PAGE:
A Quick Guide To The Royal Palaces In Seoul
Seoul is home to five large palaces from the Chosun dynasty. While much of the structures were destroyed, the government and historians have worked to reconstruct these impressive buildings so that you can now take a step into the past while visiting them. You might not have time to see them all, so here’s a quick look at what makes them different!
Gyeongbok is hands-down the most famous palace in Seoul. It sits at the traditional and modern center of Seoul, and is probably the most popular tourist attraction in the country along with its main entrance gate, Gwanghwamun.
Built in 1395, this was the main palace of the Chosun dynasty. Though most of the palace was destroyed by the Japanese during their occupation, the palace has been restored, and continues to be maintained to this day!
Don’t miss the National Palace Museum and the National Folk Museum which is within Gyeongbok Palace’s walls.
While many tour guides will tell you Gyeongbok Palace is the most magnificent in Seoul, I'd argue differently. Sitting just one subway stop east from Gyeongbok is Changdeok Palace, along with its secret garden.
Though only about 30% of the eastern palace buildings remain, Changdeok is known for its architecture that blends with the surrounding nature rather than the somewhat starkness of Gyeongbok. It is calming and charming every season thanks to the flowers and open spaces at every turn.
Near the back of the palace lies a walled garden that is simply stunning. You absolutely cannot miss visiting the Huwon Secret Garden. If you can only choose to visit one palace on your trip, this has to be the one!
Changgyeong Palace is located right next door to Changdeok Palace, and is also known for its much more natural architecture. With bridges, open hallways, and multiple ponds, this is a great place to spend the day wandering.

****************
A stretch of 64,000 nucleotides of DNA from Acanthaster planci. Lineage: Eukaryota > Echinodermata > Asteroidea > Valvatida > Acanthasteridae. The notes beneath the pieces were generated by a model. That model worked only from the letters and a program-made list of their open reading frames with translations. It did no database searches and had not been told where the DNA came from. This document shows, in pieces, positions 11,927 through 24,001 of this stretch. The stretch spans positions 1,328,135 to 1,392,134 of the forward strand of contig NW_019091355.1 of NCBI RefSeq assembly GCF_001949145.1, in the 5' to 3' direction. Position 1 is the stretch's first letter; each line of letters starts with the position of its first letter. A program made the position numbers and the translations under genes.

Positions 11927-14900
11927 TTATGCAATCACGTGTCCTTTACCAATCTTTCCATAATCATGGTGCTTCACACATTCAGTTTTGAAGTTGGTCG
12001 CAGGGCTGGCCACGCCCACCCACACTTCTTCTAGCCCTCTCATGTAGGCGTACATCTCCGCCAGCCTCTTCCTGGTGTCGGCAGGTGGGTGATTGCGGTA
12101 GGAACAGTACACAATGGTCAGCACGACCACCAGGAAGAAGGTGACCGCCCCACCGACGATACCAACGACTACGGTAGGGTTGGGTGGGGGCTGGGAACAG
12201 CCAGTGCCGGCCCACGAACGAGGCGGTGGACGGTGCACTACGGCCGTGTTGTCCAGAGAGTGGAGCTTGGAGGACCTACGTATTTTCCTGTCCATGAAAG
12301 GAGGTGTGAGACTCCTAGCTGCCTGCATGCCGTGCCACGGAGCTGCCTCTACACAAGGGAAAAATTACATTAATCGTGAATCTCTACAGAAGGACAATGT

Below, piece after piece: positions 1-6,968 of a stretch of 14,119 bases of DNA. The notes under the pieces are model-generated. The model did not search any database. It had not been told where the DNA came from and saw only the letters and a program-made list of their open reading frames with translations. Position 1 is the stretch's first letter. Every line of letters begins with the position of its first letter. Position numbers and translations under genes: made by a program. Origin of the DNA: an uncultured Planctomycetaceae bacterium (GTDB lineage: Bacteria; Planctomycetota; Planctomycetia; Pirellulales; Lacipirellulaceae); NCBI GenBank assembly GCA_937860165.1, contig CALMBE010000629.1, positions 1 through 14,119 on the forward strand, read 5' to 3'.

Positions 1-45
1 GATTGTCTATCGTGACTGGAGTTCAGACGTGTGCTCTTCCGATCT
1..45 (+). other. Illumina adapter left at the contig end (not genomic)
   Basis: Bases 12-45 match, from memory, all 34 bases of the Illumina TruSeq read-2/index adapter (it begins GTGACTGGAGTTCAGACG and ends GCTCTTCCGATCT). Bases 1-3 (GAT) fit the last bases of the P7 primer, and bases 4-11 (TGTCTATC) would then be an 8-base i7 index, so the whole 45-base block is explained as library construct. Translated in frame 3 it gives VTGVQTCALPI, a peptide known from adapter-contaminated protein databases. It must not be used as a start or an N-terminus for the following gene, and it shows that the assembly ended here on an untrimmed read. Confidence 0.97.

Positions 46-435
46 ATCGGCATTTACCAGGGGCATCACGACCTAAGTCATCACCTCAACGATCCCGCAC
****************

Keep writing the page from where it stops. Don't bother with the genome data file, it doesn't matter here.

This was also purposely destroyed during the Japanese occupation, and after it was torn down it became a botanical garden and a zoo. These have since been moved to Seoul Land far south of the city, and the palace is still being reconstructed to its former glory.
During the summer, the palace also opens its doors frequently at night to give you the unforgettable experience of exploring a traditional palace after dark. If you’re lucky, you’ll also be able to catch a traditional performance!
Just across the street from present-day City Hall, is Deoksu Palace which has been a royal residence since 1611. It was the palace of the first emperor of Korea, Gojong, and is where most of his business was conducted.
The palace is interesting for many reasons, but one of which is the odd mix of architecture within the palace walls. There are traditional Korean style buildings mixed with more western style buildings completed in the 20th century. There is even a secret passage that connected the palace to the Russian Emissary!
To experience the color and sounds of the Chosun dynasty, don’t miss the changing of the guards at this palace, which is one of its most popular sights! It takes place just outside the palace walls at the main entrance and is always exciting to witness.
While this is probably the least-popular palace, that doesn't mean it was not important! Gyeonghui Palace was to be used in case of an emergency and the king would be brought there if his other residence wasn’t safe.
There actually used to be a large bridge connecting Gyeonghui to Deoksu Palace, though that was destroyed like many of Korea’s palace structures. Currently a little more than 30% of the palace grounds have been restored.
While you’re visiting, be sure to also check out the Seoul Museum of Art which is technically located on the old palace grounds!